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Do these welds look too hot?

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  • Do these welds look too hot?

    I'm using the following setting:

    Millermatic 220
    3/13 Tungsten Rod #7 cup
    Machine is setup to allow 100 amps but I find myself feathering the peddle.

    Material is 18 gauge Sheetmetal to 1x1 .095ish square tubing. I don't know what the kind of metal it is? Got it from home depot.

    Do these welds look too hot? Maybe more amps and faster speed?

  • #2
    More practice needed.........what size filler / grade were you using? every weld looks different? Back to basic's ..........Clean material , angle of torch, stick out of tungsten 3/16-1/4" depending on cup , argon flow and on 18 gauge sheet metal use 1/16" tungsten and filler and 80 amps +/- and keep the torch on or closer to the tubing where that material needs more heat to get it moving....get yourself some scrap and practice away....

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    • #3
      It's really hard to say from those pictures. Generally speaking, you want to set your machine up for roughly 1A per thousandth of an inch, but often you will be well below that, so feathering the pedal is to be expected.

      Before you can really progress to making joints you want to just be able to weld a straight, fairly even bead on a flat piece of stock. Until you can do that reasonably well it's just going to slow you down trying to weld anything more complex.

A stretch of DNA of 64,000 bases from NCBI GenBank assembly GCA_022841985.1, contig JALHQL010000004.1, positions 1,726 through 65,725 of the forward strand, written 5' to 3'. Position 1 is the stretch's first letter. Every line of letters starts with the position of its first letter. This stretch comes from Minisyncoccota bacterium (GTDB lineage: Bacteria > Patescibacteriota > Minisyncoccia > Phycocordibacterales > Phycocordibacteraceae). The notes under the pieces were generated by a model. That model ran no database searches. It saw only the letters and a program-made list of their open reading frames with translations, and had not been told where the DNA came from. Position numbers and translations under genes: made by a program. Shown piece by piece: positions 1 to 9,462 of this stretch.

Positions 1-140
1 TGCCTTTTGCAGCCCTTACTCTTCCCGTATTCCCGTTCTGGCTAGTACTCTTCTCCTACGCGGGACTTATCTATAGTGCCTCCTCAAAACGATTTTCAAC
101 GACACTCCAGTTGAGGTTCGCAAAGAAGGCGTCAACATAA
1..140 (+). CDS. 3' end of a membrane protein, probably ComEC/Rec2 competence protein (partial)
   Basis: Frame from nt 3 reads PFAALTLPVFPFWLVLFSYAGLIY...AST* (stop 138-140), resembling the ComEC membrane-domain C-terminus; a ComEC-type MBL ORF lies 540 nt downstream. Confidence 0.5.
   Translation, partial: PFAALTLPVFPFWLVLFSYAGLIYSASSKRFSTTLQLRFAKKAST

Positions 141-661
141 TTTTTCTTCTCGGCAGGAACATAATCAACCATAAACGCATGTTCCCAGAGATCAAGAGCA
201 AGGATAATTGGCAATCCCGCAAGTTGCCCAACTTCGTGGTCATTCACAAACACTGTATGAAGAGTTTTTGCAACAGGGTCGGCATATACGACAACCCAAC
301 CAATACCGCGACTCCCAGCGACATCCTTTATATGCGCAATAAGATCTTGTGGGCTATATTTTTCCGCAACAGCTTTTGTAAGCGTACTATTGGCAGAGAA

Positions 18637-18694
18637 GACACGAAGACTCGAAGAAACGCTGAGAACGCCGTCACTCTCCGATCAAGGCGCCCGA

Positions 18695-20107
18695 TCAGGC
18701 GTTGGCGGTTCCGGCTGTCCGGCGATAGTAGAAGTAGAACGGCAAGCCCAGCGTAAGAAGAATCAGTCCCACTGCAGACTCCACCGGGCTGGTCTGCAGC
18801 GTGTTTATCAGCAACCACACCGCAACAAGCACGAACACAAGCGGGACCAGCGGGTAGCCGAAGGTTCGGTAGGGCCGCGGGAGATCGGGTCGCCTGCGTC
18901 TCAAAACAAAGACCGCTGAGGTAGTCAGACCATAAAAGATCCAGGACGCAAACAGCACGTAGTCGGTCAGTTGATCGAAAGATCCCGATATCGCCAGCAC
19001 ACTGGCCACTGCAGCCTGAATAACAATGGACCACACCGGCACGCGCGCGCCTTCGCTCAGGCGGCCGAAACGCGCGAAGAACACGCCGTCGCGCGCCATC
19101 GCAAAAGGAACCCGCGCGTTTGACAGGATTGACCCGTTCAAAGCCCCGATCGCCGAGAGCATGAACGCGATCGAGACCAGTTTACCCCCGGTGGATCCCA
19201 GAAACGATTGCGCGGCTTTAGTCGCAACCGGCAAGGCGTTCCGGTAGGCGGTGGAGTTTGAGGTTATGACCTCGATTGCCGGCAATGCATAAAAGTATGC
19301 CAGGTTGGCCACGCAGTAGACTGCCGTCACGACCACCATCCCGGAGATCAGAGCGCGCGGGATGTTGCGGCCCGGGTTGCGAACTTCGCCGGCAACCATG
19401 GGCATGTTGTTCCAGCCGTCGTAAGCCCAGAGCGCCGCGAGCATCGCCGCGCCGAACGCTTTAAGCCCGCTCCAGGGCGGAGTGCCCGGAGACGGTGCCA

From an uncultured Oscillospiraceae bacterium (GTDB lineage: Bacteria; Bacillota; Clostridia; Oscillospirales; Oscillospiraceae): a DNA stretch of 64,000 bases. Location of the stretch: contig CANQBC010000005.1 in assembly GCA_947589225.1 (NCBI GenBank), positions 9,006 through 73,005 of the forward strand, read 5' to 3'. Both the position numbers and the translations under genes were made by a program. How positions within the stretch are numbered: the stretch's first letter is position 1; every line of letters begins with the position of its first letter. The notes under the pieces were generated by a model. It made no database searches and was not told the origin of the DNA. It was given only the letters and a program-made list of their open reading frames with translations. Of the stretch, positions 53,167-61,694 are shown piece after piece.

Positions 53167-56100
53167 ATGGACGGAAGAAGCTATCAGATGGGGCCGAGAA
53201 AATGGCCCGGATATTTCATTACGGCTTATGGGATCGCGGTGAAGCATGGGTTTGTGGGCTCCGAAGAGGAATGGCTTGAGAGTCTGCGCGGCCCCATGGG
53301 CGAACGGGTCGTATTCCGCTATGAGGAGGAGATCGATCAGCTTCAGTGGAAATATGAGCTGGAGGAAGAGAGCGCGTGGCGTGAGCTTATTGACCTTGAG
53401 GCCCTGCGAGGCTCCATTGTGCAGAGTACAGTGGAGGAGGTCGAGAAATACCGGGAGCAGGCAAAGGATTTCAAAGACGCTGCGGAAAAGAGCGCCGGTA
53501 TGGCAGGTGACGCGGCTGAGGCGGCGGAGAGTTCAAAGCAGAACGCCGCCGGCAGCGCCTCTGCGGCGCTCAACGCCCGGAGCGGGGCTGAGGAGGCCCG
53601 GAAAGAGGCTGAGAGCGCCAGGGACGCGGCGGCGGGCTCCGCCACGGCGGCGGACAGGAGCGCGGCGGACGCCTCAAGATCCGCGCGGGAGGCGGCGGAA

Thin metal is more challenging than thick metal (up to a point) when you're talking TIG on steel, so if you can find something from 1/4" to 1/2" thick just to run beads on it will make things easier.

      Once you can lay down a somewhat consistent bead you can start with welding joints. Each joint shape will be different, and then different thicknesses of stock will add another variable...but you need to know what it looks like when things are going well to be able to know when things aren't going well.

      With all of that said, those aren't terrible results for someone just starting out, so don't feel bad at all!

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      • #4
        Good start, but yes, to me those welds look pretty cooked. Part of it could be shielding gas or cleanliness too. Once you get the dull gray look it’s pretty cooked. Doesn’t mean it’s not going to be a good weld though.

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        • #5
          Originally posted by mycarisbroke View Post
          I'm using the following setting:

          Millermatic 220
          3/13 Tungsten Rod #7 cup
          Machine is setup to allow 100 amps but I find myself feathering the peddle.

          Material is 18 gauge Sheetmetal to 1x1 .095ish square tubing. I don't know what the kind of metal it is? Got it from home depot.

          Do these welds look too hot? Maybe more amps and faster speed?
          I am more interested in the dimple die set. Yes those are cooked. More amps, faster travel. Step up a filler size and lay wire till you get your filler wire hand up to snuff.
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